||How smart (or dumb) you perceive the game's artificial intelligence to be
||How well the game mechanics work (player controls, game action, interface, etc.)
||The quality of the art, or the quality/speed of the drawing routines
||How much you personally like the game, regardless of other attributes
|Sound / Music
||The quality of the sound effects and/or music composition
|Overall MobyScore (6 votes)
MobyRanks are listed below. You can read here
for more information about MobyRank.
Sieh einer an, was der Kleine kann — wenn das Programm stimmt. Der Kleine ist natürlich das oft belächelte Atari-System. Die Parker-Programmierer zeigen, was man aus ihm rausholen kann. Nämlich das: Hervorragende Grafik, drei Screens, superschnelle Aktion und Langzeit-Spielspaß!
Digital Press - Classic Video Games
Star Wars: Return Of The Jedi: Death Star Battle is another excellent entry into the VCS line of Star Wars games - and is a must own for both Star Wars and non-Star Wars VCS enthusiasts alike.
Death Star Battle is sort of the typical example of Star Wars games on the home consoles. Someone somewhere decided that all Star Wars carts needed to be multi-part missions. I assume that breaking a game into stage segments is supposed to be cinematic, going from scene to scene. This is still in effect today, with the more recent games of Rebel Assault II and Shadows of the Empire. I can't help but think that good games could be better if they were a bit more focused. In the case of Death Star Battle though, the multi-part aspect does work to it's advantage.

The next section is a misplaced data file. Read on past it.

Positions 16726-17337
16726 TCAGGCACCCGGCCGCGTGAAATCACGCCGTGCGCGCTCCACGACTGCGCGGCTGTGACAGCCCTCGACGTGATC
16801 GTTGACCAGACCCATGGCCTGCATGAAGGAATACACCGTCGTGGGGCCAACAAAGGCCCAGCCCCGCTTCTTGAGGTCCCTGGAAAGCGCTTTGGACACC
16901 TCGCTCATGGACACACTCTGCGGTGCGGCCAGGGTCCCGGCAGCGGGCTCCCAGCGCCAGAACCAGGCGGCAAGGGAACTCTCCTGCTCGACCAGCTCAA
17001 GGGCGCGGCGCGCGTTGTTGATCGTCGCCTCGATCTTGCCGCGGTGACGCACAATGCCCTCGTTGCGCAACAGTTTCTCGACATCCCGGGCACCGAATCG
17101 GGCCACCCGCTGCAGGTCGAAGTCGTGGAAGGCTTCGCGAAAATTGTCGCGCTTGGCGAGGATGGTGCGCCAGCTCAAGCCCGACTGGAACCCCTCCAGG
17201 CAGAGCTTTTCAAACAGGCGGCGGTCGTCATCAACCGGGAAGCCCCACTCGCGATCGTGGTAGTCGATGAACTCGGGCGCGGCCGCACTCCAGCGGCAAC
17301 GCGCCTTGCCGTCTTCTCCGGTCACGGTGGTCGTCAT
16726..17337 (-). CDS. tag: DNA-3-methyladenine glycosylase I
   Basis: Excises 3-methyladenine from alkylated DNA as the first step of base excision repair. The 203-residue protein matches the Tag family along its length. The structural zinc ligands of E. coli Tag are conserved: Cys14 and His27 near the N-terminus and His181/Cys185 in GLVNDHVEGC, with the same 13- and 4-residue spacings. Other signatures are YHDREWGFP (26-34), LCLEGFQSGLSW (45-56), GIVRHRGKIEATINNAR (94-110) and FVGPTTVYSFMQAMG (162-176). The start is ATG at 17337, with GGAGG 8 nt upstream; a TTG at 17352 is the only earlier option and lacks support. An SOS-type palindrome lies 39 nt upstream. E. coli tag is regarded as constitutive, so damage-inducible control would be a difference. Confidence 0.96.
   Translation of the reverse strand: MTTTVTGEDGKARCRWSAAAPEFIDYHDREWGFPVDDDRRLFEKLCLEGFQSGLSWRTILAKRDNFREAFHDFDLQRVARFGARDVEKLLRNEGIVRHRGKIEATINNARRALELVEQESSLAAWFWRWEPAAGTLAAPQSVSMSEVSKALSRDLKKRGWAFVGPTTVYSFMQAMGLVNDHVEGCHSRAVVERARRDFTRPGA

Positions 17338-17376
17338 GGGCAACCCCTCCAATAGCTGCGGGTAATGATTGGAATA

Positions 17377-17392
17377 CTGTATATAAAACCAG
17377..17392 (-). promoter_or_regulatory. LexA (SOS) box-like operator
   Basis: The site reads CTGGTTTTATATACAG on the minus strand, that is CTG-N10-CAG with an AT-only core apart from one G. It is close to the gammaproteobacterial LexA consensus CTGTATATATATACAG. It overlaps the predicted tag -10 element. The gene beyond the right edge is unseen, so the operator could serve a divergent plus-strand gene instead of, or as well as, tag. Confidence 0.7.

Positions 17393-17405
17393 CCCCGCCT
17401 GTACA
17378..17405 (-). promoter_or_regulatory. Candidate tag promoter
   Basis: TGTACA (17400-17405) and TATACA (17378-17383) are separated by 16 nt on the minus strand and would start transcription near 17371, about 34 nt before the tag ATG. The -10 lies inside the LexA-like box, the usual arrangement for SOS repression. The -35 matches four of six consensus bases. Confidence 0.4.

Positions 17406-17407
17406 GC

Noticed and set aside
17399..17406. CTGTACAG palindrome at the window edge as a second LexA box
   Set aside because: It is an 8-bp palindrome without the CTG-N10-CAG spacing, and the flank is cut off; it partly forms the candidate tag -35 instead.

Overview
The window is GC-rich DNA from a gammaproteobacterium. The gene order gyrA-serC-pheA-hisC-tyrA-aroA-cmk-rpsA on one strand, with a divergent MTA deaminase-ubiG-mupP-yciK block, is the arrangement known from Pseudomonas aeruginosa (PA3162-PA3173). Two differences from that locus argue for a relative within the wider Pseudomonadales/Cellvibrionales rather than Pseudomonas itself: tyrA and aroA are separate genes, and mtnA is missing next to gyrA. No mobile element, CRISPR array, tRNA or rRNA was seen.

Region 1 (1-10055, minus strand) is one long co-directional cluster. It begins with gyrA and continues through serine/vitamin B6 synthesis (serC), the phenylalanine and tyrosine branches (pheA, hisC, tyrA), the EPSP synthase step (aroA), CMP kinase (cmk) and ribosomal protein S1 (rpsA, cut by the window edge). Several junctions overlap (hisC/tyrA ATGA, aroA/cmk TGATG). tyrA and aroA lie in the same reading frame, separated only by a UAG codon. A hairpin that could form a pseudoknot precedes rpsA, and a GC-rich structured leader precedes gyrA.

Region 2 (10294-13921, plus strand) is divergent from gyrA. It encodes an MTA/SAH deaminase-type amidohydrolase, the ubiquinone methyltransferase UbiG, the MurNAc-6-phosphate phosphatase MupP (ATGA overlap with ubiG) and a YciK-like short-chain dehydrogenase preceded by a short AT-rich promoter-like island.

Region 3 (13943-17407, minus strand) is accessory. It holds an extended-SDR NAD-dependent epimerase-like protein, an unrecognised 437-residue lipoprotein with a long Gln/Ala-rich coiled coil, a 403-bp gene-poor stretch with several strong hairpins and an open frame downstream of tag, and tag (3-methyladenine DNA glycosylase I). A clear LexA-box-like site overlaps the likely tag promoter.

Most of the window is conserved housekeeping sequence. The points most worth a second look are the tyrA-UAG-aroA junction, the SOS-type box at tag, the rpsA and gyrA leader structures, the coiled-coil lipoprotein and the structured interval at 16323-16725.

The Video Game Critic
It's Star Wars meets Breakout, and it's not a pretty sight. After shooing the core, you must dodge a series of fireballs before the Death Star finally explodes. The explosion isn't bad (by Atari 2600 standards) but then it's back to the beginning for another uneventful round. Playing Death Star Battle is a shallow experience, lacking any sense of strategy or fun.